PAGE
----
If we want to define amongst ourselves what it means that's great, but otherwise it's just confusing.
Actually Chris, it's only a "vague" word for those without access to a teacher that doesn't have those skills. For those that have access to a teacher with the skills, and to those that have the skills, it's not vague at all

Certainly Abe Sensei in Kyoto isn't "vague" at all when he talks about the tanden and what to do with it.

Last edited by Upyu : 04-09-2007 at 02:39 AM.
  Reply With Quote
Old 04-09-2007, 02:53 AM   #45
ChrisHein
 
ChrisHein's Avatar
Dojo: Aikido of Fresno
Location: Fresno , CA
Join Date: Apr 2005
Posts: 1,638
United_States
Offline
Re: The internal 'how to' thread... let's hope

Ignatius,

I know what Pete said. I disagree with what he says. The fundamental disagreement we are having is: I think internal is natural, and Pete thinks it is unnatural. Now we are trying to hash out what we do agree on.

The quote you used was talking about the word "dantian" not the word "internal".

Moving your body in the way I described seems pretty natural to me. I've also seen people walk in off the street that use their body naturally this way. When you find a “gifted” athlete, this is what I believe people are referring to.

Rob John.
Yes, you know what your teacher means by dantain. And I know what mine means by it. And I know how I use it, and you how you use it, but that doesn't mean we agree on what the word means.

  Reply With Quote
Old 04-09-2007, 08:51 AM   #46
Ecosamurai
 
Ecosamurai's Avatar
Dojo: Takagashira Dojo
Join Date: Jun 2002
Posts: 519
United Kingdom
Offline
Re: The internal 'how to' thread... let's hope

Quote:
Pete Rihaczek wrote: View Post
Well, you used the phrase "learning tool", which is fine as far as your description goes, I just question how much they really contribute to learning.

The number of real masters of this stuff is very small, relative to the available pool of practitioners, which wouldn't be the case if all the people who have been exposed to ki tests made good progress. The existence of various tests doesn't seem to be much of a factor in getting people to an impressive level of skill. Some of these guys, like Chen Xiao Wang in particular, are frighteningly powerful. You don't get that just from being told "keep weight underside", and then a few years of pirouettes and you're there. There are bigs chunks of fundamental information missing from the basic stage to the impressive power and ability stage. That all-important information is very closely guarded.
No, I agree that you don't, but I attribute that more to the student/teacher relationship than the methodology itself. For the record, I've seen plenty of people who have learned things using the Tohei method that appear (key word) at least as powerful as Wang does in the film I've seen of him. Hell I can even do a lot of the 'trick's he demonstrates. Like you said, just being told to 'keep one point' doesn't help if you don't already know how, but in a class these things are explained and actively taught.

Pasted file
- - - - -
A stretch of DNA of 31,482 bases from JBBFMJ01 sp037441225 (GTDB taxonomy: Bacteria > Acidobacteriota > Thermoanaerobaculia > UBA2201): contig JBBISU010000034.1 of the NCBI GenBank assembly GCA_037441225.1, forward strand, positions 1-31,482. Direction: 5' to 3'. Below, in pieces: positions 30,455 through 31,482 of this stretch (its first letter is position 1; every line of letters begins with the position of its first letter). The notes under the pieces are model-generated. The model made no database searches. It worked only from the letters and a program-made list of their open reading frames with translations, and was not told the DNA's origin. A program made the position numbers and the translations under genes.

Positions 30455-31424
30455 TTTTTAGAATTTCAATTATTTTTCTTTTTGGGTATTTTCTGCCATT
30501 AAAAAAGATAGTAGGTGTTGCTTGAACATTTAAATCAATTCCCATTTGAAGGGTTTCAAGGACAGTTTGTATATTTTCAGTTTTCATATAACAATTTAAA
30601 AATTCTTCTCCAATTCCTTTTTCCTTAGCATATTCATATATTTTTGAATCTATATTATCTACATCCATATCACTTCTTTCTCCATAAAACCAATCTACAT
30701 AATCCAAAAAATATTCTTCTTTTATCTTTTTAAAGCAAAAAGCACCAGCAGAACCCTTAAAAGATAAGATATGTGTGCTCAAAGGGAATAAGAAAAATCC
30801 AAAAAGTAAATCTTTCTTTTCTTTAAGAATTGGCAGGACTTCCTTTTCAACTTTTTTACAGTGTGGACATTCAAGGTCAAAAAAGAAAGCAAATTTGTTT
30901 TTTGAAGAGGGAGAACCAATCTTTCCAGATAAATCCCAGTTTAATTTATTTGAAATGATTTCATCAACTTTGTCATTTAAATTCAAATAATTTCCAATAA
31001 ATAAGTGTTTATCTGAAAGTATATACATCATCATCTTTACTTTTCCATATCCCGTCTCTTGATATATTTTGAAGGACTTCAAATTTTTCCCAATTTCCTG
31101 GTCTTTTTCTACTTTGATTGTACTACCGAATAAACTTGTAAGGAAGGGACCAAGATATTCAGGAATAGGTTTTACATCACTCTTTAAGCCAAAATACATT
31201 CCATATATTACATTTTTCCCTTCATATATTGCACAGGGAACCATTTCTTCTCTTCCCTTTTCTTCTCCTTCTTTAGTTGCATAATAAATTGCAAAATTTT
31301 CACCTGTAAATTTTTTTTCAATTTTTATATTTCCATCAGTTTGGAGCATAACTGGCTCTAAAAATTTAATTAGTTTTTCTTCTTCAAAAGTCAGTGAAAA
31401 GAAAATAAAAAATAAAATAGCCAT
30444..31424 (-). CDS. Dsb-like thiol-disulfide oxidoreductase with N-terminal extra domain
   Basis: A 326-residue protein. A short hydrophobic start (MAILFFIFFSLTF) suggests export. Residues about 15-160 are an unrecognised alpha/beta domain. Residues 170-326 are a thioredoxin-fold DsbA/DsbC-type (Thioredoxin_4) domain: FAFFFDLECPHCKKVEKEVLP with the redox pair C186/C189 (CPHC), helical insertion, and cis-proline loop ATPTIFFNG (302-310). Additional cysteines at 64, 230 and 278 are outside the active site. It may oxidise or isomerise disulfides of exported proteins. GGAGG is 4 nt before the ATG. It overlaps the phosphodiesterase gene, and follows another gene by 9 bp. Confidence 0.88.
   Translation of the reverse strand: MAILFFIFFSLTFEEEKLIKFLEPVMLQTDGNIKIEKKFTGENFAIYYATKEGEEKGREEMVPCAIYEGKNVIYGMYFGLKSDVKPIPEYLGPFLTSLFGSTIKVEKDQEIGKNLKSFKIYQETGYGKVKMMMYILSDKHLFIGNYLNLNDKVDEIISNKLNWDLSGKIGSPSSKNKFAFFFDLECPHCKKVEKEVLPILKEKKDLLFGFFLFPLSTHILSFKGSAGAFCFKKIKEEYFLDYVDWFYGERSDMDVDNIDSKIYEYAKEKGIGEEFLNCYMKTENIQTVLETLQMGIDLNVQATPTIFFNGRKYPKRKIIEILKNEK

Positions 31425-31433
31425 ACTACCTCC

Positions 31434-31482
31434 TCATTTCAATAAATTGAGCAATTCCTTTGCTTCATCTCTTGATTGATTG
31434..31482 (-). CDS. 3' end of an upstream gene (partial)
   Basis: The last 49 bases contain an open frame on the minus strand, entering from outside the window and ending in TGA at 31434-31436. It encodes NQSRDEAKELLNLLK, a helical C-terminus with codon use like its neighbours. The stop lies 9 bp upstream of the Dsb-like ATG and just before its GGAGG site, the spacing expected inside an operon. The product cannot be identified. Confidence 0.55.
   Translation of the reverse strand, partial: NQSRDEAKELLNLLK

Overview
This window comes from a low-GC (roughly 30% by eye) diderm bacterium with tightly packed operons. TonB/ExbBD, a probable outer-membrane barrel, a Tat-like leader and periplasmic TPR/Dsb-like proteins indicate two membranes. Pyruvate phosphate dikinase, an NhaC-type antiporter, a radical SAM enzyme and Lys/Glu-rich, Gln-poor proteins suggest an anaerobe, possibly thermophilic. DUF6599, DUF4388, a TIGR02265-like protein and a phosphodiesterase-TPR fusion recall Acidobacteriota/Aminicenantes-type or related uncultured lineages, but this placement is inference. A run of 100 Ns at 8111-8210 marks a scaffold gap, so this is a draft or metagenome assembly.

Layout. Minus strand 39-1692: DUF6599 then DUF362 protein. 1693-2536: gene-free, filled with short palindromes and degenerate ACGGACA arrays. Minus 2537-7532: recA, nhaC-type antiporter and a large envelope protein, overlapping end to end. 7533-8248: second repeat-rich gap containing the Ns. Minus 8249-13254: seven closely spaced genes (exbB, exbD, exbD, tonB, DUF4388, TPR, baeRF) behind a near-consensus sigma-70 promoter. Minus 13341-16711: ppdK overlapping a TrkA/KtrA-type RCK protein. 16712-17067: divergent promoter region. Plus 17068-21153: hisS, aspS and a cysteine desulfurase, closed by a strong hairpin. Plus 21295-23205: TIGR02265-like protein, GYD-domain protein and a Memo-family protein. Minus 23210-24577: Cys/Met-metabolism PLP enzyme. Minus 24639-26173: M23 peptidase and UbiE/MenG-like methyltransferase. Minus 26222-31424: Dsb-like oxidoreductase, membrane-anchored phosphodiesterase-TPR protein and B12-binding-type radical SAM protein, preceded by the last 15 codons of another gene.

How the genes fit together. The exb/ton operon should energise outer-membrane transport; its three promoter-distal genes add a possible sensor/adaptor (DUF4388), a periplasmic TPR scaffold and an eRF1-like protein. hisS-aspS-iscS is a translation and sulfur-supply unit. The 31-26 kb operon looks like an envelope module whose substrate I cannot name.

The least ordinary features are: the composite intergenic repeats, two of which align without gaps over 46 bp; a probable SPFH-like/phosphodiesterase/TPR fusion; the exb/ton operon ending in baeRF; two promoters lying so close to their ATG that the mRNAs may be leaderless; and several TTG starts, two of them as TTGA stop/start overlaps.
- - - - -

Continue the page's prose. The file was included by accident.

Seems to me that you may have made up your mind about this stuff before experiencing it properly, I could be wrong but that's how it's looking to me at present.

Put it another way. In Tai Chi, the chi kung exercises are ki tests as are the forms themselves. My Tai Chi teacher used to ask us to stop at any point in the form and he would point out weaknesses in what we were doing, he also had us practice 'ward off' against punch bags to 'develop our chi' though he never said how exactly we were to develop it, just that hitting things would do it. When I went to aikido I found someone who was actually explaining all these things in a way I could understand. Imagine a Tai Chi form of X moves and your teaher happened to notice that all his students found it helpful for developing their overall internal skill if he singled out one or two movements of the form and had them work on those in a more focused way. Later when they have absorbed this info he notices that other movements seem to help when they are focused on. Eventually he gets to a point where he no longer has to focus on specific movements which seem the most helpful in teaching the internal skills because they have learned them and they can apply them however they choose. The Tai Chi teacher is developing ki tests (or in this case chi tests). All that has happened in the ki soc is that the ones developed by Tohei Sensei have become a standardized part of the curriculum.

Regards

Mike

"Our scientific power has outrun our spiritual power. We have guided missiles and misguided men."
-Martin Luther King Jr
  Reply With Quote
Old 04-09-2007, 09:05 AM   #47
Ecosamurai
 
Ecosamurai's Avatar
Dojo: Takagashira Dojo
Join Date: Jun 2002
Posts: 519
United Kingdom
Offline
Re: The internal 'how to' thread... let's hope

Quote:
Chris Hein wrote: View Post
Pete,
I get what you are saying. But our ancestors also had to jump on top of prey, and drive spears into huge animals. This requires great force. The body evolved in a manner that can generate this force.